Did the White House Website Violate Its Own Privacy Rules?

A social-media firm used a new, persistent form of online tracking.

The White House is seen in the early evening September 24, 2008 in Washington, DC.
National Journal
Brendan Sasso
July 22, 2014, 6:44 a.m.

The White House may have misled people who vis­ited its web­site about how it tracked their on­line be­ha­vi­or.

In a forth­com­ing pa­per, a group of re­search­ers write that thou­sands of top web­sites, in­clud­ing White­House.gov, have been us­ing a new, per­sist­ent type of on­line track­ing.

Justin Brook­man, the dir­ect­or of con­sumer pri­vacy at the Cen­ter for Demo­cracy and Tech­no­logy, said the track­ing was “prob­ably in­con­sist­ent” with the White House’s own web­site pri­vacy policy.

Brook­man noted that the White House’s pri­vacy policy is more spe­cif­ic than many cor­por­ate policies. The doc­u­ment states that Google Ana­lyt­ics may use cook­ies (com­mon track­ing files) to col­lect data on the site’s vis­it­ors.

But ac­cord­ing to the the pa­per, which was first re­por­ted on by ProP­ub­lica, the White House site and oth­er sites have been us­ing a firm called Ad­dThis, which used a form of track­ing dif­fer­ent from cook­ies.

Like cook­ies, the Ad­dThis “can­vas fin­ger­print­ing” tech­nique builds pro­files of users based on which web­sites they have vis­ited. But that track­ing tech­nique is harder to block or opt out of than cook­ies are.

“That wasn’t really de­scribed in the White House pri­vacy policy,” Brook­man said. “They prob­ably should’ve noted they’re ex­pos­ing in­form­a­tion to Ad­dThis.”

In re­cent years, the Fed­er­al Trade Com­mis­sion has cracked down on dozens of com­pan­ies, in­clud­ing gi­ants like Google and Face­book, for vi­ol­at­ing the terms of their own pri­vacy policies. Us­ing data in a way that vi­ol­ates a pri­vacy policy is a “de­cept­ive” busi­ness prac­tice, ac­cord­ing to the FTC law­suits.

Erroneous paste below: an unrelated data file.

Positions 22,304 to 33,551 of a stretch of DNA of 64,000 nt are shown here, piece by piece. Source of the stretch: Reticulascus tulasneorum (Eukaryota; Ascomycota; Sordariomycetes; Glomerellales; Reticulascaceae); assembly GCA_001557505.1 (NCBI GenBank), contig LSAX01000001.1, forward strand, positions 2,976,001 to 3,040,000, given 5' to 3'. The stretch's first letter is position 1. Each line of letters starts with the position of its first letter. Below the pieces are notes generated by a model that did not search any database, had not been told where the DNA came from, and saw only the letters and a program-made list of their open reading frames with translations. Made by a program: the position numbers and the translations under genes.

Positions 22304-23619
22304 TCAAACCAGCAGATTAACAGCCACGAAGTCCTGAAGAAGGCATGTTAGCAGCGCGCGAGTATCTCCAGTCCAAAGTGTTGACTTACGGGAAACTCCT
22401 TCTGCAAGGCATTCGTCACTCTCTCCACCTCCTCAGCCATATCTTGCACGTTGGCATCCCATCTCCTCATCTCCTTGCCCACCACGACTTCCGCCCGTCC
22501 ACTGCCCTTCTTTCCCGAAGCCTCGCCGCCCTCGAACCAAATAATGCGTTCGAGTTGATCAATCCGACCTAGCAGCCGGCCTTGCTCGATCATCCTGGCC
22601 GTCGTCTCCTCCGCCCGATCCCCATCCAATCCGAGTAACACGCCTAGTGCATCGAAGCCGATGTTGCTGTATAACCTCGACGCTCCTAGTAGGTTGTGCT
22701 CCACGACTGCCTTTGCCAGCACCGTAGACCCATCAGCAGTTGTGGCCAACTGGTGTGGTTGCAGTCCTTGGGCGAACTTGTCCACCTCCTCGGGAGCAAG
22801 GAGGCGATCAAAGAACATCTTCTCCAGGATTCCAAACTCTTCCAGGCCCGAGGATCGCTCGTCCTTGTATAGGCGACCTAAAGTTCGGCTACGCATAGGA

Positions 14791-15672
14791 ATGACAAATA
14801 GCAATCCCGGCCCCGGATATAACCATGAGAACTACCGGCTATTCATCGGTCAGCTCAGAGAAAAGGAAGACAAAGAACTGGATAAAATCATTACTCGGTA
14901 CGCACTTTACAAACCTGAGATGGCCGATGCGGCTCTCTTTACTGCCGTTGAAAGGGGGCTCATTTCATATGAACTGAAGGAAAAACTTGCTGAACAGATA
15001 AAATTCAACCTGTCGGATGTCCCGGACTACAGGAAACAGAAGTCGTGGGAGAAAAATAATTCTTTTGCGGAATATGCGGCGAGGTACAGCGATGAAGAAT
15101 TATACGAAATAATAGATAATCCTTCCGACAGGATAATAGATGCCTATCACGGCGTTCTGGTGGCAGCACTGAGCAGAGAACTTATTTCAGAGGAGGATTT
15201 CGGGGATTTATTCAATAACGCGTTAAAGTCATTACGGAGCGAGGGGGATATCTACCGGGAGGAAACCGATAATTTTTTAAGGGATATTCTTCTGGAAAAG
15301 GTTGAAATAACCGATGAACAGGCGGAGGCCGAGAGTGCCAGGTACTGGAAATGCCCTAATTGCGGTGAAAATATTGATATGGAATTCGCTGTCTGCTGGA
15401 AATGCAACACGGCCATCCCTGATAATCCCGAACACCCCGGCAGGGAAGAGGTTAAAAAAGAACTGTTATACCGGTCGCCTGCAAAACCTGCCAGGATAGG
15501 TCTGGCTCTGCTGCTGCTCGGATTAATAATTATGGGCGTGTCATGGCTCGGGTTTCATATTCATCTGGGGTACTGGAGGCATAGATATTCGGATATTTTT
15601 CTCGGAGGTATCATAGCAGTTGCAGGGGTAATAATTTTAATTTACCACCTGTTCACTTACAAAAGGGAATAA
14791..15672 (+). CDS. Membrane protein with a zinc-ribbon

The agency reg­u­lates only com­mer­cial prac­tices, so it wouldn’t have jur­is­dic­tion to act against the White House or any oth­er gov­ern­ment agency. Brook­man said it’s un­likely the FTC would even sue a com­pany for en­ga­ging in the same prac­tice.

But he said the in­cid­ent shows why so many com­pan­ies try to have the vaguest policies pos­sible.

“It does high­light why it’s so chal­len­ging to do pri­vacy policies,” he said. “They try to do a good job and make it really spe­cif­ic. Then later some so­cial-me­dia guy just got on there and ad­ded some new thing, and they didn’t up­date their pri­vacy policy.”

A White House spokes­man em­phas­ized that of­fi­cials were not “us­ing this tech­no­logy to track White­House.gov users.”

Rich Har­ris, the CEO of Ad­dThis, said the com­pany used can­vas fin­ger­print­ing only as a brief in­tern­al ex­per­i­ment and that it nev­er shared any data col­lec­ted us­ing the tech­nique with the White House or oth­er cli­ents.

“Many, many com­pan­ies in the in­dustry are ex­plor­ing new tech­no­lo­gies and meth­ods to re­place cook­ies,” Har­ris said. “The whole idea is to try and provide a bet­ter user ex­per­i­ence, a bet­ter per­son­al­ized ex­per­i­ence, and to provide tools that are ef­fect­ive for our cus­tom­ers.”

Ad­dThis tracks in­form­a­tion about who is vis­it­ing the White House web­site and how many people are shar­ing in­form­a­tion on Twit­ter and Face­book, he ex­plained.

The firm can also cus­tom­ize sites based on in­form­a­tion about the user. So, for ex­ample, the Tweet but­ton on a page may ap­pear high­er than the Face­book share but­ton for users from coun­tries where Face­book is un­com­mon, he said.

The firm also uses data to tar­get ad­vert­ising, but the White House web­site doesn’t have any ads.